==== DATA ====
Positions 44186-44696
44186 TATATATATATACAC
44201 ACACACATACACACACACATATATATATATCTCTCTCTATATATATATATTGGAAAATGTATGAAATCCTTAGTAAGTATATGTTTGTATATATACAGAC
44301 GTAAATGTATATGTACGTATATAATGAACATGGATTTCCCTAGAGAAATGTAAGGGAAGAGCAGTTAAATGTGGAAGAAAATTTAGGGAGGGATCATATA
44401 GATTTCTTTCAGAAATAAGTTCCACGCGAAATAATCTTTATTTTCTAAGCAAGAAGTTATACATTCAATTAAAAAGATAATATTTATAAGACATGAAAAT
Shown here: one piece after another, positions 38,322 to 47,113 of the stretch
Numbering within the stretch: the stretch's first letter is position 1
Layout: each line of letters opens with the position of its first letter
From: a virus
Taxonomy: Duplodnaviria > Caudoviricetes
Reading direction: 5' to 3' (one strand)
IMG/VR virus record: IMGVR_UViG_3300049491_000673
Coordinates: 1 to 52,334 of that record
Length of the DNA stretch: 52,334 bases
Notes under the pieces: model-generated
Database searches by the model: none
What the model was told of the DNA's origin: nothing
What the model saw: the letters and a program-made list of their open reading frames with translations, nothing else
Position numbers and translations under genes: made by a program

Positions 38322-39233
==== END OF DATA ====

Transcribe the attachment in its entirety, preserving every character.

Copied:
Positions 44186-44696
44186 TATATATATATACAC
44201 ACACACATACACACACACATATATATATATCTCTCTCTATATATATATATTGGAAAATGTATGAAATCCTTAGTAAGTATATGTTTGTATATATACAGAC
44301 GTAAATGTATATGTACGTATATAATGAACATGGATTTCCCTAGAGAAATGTAAGGGAAGAGCAGTTAAATGTGGAAGAAAATTTAGGGAGGGATCATATA
44401 GATTTCTTTCAGAAATAAGTTCCACGCGAAATAATCTTTATTTTCTAAGCAAGAAGTTATACATTCAATTAAAAAGATAATATTTATAAGACATGAAAAT
Shown here: one piece after another, positions 38,322 to 47,113 of the stretch
Numbering within the stretch: the stretch's first letter is position 1
Layout: each line of letters opens with the position of its first letter
From: a virus
Taxonomy: Duplodnaviria > Caudoviricetes
Reading direction: 5' to 3' (one strand)
IMG/VR virus record: IMGVR_UViG_3300049491_000673
Coordinates: 1 to 52,334 of that record
Length of the DNA stretch: 52,334 bases
Notes under the pieces: model-generated
Database searches by the model: none
What the model was told of the DNA's origin: nothing
What the model saw: the letters and a program-made list of their open reading frames with translations, nothing else
Position numbers and translations under genes: made by a program

Positions 38322-39233